My wish to ride the Royal Enfield Classic 500 was fulfilled when the company offered the bike to a few journalists, including me, for a ride from Chennai to Bangaluru via Coonoor – a distance of over 900km in two days. The route was chalked out in such a manner that it covered the smooth and straight national highways, the twisty state highways and almost a 100km of uphill/downhill ghat sections in the Nilgiri mountain ranges. The first leg of the ride from Chennai to Krishnagiri took me on the long straights of the NH46. The first few kilometers before getting out of the city were enough to indicate the humongous amount of torque offered by the 500cc single cylinder engine powering the Classic. A gentle nudge at the throttle made sure that the bike surged ahead most willingly. The 41.3Nm of peak torque starts acting up right at 4000rpm, giving the bike a very strong low and midrange kick. As for the top end, I could manage a speedometer indicated 125km/h on the highway. The motorcycle feels amazingly smooth at 80km/h. In fact, the sweet spot to ride at on the highway would be around 90-95km/h when the vibrations from the engine are yet to creep into the handlebar and the footpegs and you are doing a sufficiently high speed to munch miles at a stretch. However, it is not the easiest bike to ride beyond 100km/h. Being retro styled, you cannot expect it to have any kind of aerodynamics and that is where it suffers. A hint of wind is enough for the Classic to get into weaves at three-digit speeds. A point to be noted about the top speed here is that I was riding the bike with the stock exhaust. Later, I got an opportunity to ride the one with the optional exhaust and to my surprise, I could hit the 140km/h mark on the speedometer. A huge difference, isn’t it? Performance runs on the bike with the optional exhaust revealed that it sprints from standstill to 60km/h in a mere 4.57 seconds and does a top whack of 131 km/h (true). Also, the thump and the looks of the optional exhaust are a lot more alluring than that of the stock one.
After almost 500km, we finally hit the mountain ranges. By now, there were a few things crystal clear to me. Firstly, the Classic 500 has a torquey and powerful engine that will let you cruise comfortably at slightly under 100km/h. Secondly, you can go beyond that speed but it is not recommended. Thirdly, the seat is not comfortable at all. I was trying to find the most relaxed spot on the seat to sit on for almost all the while with no success. At the same time, I would like to mention that the handlebar-seat-footpeg geometry has been perfectly optimized thus making sure that you don’t get exhausted even after hundreds of kilometers on the tarmac. Coming back to the mountain twisties that we hit in the last 70-80km of the ride, I wasn’t expecting a lot from the heavyweight, retro architecture motorcycle around the corners. Boy, was I wrong! The Classic is quite planted and stable around the bends. Partial credit for this goes to the MRF Zappers doing their duty on the Classic which do not give even a hint of low grip when leaned over.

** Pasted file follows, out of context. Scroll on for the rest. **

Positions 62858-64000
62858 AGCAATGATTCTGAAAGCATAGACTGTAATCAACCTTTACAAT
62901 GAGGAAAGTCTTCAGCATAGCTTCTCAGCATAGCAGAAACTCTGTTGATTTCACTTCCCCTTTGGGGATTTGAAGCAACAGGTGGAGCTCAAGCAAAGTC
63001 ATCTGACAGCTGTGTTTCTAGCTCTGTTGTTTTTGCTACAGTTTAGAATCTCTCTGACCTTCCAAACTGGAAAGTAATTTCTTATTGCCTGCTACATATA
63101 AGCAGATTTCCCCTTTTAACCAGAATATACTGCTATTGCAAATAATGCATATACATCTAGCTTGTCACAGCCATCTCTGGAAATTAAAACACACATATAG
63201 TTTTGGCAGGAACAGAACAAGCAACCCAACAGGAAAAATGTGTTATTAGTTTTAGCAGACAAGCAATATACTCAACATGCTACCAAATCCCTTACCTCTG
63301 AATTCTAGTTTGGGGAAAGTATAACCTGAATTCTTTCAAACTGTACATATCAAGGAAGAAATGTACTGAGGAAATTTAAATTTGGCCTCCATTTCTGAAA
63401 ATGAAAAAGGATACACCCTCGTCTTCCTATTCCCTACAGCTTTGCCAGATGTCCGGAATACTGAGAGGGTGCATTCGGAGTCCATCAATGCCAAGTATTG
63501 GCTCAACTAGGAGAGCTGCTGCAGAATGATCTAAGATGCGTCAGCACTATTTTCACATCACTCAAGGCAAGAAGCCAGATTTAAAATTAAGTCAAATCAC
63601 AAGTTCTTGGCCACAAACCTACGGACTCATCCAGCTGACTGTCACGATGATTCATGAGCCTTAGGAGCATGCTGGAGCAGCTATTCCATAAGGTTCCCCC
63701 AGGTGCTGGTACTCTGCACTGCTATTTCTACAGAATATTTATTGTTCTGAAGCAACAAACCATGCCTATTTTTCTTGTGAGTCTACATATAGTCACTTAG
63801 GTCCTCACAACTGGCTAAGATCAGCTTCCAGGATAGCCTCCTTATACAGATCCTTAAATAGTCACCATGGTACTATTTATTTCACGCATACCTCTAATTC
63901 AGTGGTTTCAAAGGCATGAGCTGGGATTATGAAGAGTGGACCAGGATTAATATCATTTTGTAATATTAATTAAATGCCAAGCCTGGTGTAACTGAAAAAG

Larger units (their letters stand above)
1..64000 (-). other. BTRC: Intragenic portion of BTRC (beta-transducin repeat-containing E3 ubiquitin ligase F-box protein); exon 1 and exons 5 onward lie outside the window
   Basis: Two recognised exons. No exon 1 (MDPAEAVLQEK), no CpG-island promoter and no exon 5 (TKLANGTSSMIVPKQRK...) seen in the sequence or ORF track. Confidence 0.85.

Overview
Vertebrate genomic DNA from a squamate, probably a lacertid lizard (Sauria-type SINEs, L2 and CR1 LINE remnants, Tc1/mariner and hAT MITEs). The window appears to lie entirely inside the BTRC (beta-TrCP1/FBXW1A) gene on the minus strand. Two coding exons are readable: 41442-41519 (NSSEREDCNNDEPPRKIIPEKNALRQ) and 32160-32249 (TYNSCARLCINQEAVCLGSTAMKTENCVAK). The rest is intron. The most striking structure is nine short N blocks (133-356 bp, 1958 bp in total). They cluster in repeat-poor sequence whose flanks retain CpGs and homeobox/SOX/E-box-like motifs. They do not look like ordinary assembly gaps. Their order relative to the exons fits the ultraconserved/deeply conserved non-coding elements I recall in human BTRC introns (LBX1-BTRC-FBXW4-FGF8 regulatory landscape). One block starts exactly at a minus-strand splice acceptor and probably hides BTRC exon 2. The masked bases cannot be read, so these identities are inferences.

I also noticed the weird positioning of the odometer between the needle and scale of speedometer. Minor thing, but when you are traveling at speeds between 60km/h to 100km/h, you cannot read all the digits of the odometer. So either you have to raise the speed or reduce it in order to read all the digits of the odometer. How irritating! Secondly, the brake pedal most often scrapes the ground in the tight right handers when leaned over giving you the jitters and disturbing your concentration. The vibrations in a Royal Enfield are its trademark characteristic. And even if the rider is okay with that, there are practical issues. For example, it is hard for you to make out what is in your rear view mirror because of the vibrations. Though a Royal Enfield is mostly used for touring there is no option of luggage carriers on it yet. However, I believe that the boffins at the factory are working on it. Apart from these few minor issues that can be addressed in the future, the Classic 500 will prove to be a success for the company. Royal Enfield has moved ahead in terms of technology, fit-finish and styling. The last but a very important point about the engine is that it did not leak even a drop of oil from anywhere during the 900+ km trip – worth applauding.